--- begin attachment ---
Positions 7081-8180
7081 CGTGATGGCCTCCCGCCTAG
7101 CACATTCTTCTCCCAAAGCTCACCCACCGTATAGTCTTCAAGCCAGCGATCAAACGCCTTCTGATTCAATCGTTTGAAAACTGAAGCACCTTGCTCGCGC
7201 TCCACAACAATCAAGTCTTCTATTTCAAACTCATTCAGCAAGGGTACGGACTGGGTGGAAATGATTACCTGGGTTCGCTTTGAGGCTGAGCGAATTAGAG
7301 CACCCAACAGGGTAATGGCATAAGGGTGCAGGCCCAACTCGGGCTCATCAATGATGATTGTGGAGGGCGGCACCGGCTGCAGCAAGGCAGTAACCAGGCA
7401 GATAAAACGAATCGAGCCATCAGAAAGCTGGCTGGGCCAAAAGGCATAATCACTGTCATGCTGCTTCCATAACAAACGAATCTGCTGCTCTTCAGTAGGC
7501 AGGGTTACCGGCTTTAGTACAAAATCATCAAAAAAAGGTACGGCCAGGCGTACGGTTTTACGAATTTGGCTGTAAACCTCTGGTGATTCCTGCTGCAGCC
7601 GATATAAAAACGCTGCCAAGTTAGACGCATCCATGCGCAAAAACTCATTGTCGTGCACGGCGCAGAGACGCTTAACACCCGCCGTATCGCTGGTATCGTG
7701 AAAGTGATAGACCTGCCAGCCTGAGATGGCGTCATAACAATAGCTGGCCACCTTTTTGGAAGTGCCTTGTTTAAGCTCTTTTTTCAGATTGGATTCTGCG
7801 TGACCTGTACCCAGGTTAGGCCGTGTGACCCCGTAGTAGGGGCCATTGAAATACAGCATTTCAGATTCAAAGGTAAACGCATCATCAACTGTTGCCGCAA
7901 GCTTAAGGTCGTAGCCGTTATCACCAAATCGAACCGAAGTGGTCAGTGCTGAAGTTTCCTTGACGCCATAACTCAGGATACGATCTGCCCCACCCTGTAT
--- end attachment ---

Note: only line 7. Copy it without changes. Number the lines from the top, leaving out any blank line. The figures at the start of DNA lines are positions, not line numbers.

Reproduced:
7501 AGGGTTACCGGCTTTAGTACAAAATCATCAAAAAAAGGTACGGCCAGGCGTACGGTTTTACGAATTTGGCTGTAAACCTCTGGTGATTCCTGCTGCAGCC